Unanimous New Jersey Supreme Court Strikes Down Boy Scout Anti-Gay Ban
(NEW YORK, August 5, 1999) -- A unanimous New Jersey Supreme Court has unequivocally rejected the Boy Scout's anti-gay policies, a phenomenal victory hailed by Lambda Legal Defense and Education Fund both for its client, the exemplary Eagle Scout James Dale, and for all who believe in Scouting values.
"The highly respected New Jersey Supreme Court handed down a win-win-win ruling: a victory for anoutstanding Eagle Scout; a victory for gay youth who should be included, not excluded, from scouting; and a victory for all members of scouting, who join because they value honesty, community service, self-reliance, and respect for others not discrimination," said Lambda Senior Staff Attorney Evan Wolfson, who argued the case in January.
The 7-0 decision Wednesday by the New Jersey Supreme Court is the first ever ruling by a state high court to strike down the Boy Scouts of America's (BSA) ban on gay members, and vindicates Dale's nine-year struggle with the organization that kicked him out solely because he is gay.
In a methodical and comprehensive 89-page opinion by Chief Justice Deborah T. Portiz, the Court noted that the BSA is an organization that is non-selective in its membership and receives significant support from the state and local governments, and so it cannot exempt itself from compliance with state civil rights law.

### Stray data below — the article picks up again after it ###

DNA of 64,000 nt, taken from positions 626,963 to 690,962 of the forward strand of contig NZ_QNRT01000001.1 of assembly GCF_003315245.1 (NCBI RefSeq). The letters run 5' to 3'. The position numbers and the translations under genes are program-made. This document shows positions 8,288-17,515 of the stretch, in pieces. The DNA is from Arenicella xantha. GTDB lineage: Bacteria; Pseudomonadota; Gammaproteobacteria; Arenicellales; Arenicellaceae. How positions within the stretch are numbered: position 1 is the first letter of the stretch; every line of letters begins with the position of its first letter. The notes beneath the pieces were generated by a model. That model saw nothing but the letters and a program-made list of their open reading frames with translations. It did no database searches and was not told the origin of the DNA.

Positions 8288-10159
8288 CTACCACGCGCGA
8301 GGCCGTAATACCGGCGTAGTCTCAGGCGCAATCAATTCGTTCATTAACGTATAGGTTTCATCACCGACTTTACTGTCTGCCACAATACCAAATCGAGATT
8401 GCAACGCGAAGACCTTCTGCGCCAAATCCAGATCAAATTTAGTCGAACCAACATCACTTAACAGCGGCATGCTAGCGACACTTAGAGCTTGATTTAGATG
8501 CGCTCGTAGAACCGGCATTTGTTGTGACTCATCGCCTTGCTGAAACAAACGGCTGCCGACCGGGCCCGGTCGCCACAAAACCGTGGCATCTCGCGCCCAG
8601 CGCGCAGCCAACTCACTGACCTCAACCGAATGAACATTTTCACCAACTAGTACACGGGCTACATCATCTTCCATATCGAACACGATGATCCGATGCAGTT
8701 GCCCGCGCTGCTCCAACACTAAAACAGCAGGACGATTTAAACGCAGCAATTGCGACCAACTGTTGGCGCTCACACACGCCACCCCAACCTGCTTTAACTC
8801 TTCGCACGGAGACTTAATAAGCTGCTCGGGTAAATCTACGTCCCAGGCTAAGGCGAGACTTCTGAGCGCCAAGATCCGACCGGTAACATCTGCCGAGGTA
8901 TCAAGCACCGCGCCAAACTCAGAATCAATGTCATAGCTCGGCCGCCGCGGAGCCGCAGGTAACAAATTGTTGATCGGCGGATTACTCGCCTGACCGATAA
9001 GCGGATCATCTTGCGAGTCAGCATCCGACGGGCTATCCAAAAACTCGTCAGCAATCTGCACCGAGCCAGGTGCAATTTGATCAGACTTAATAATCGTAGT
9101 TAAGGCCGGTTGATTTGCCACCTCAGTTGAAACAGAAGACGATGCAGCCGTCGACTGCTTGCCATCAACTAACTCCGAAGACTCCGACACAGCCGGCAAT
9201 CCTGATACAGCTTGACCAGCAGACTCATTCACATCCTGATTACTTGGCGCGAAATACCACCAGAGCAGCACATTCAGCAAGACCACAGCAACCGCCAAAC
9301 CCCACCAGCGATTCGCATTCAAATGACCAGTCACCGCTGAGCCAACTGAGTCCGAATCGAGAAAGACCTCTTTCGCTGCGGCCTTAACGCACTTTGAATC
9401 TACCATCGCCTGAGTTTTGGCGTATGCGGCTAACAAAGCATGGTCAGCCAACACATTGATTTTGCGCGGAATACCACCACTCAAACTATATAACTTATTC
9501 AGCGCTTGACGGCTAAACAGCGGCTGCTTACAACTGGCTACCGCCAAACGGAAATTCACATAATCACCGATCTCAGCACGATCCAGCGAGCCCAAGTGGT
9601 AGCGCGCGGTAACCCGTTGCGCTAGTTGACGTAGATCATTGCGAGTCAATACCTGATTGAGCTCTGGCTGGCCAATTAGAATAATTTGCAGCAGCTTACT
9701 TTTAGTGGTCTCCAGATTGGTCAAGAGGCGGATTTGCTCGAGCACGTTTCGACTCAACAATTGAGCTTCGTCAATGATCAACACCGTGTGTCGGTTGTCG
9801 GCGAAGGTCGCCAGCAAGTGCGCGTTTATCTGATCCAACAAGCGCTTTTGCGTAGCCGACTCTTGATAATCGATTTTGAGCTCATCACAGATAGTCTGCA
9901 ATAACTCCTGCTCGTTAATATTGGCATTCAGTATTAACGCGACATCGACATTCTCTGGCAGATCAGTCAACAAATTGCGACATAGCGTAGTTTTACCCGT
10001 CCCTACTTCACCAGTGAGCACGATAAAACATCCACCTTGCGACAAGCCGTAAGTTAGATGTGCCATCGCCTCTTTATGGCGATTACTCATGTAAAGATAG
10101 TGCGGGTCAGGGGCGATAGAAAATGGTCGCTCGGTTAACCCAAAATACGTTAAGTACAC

The Court also emphatically rejected the BSA's attempts to justify the exclusionary and discriminatory policies using the First Amendment, saying that promoting anti-gay bigotry was not the purpose that brought the members together.
Poritz wrote, "The human price of...bigotry has been enormous. At a most fundamental level, adherence to the principle of equality demands that our legal system protect the victims of invidious discrimination."
Justice Alan B. Handler emphasized in a separate concurring opinion that being gay does not take away from "one's ability to participate in and contribute responsively and positively to society."
"My birthday was on Monday and this is the best birthday gift I could have asked for," said Dale. He added, "The decision vindicates everything I have learned through scouting: to be true to yourself, to be helpful to others, and to believe that justice and goodness will prevail."
Dale, now 29, was in scouting for a dozen years, earned over 30 merit badges, rose to the rank of Eagle Scout and became a member of the prestigious Order of the Arrow. The BSA ousted him in July 1990.
In March 1998, a state intermediate appellate court ruled that Dale's expulsion violated the New Jersey Law Against Discrimination. That decision, upheld by the state's High Court, also rejected "stereotypical notions" about the abilities of gay youth and adults to participate in Scouting.
Dale is also represented by the New York firm Cleary, Gottlieb, Steen & Hamilton, and local counsel Lewis Robertson. Lambda is the nation's oldest and largest legal organization serving lesbians, gay men, and people with HIV/AIDS.
Contact: Peg Byron 212-809-8585 x 230, 888-987-1984 (pager); Joneil Adriano 212-809-8585 x 241, 888-987-1971 (pager)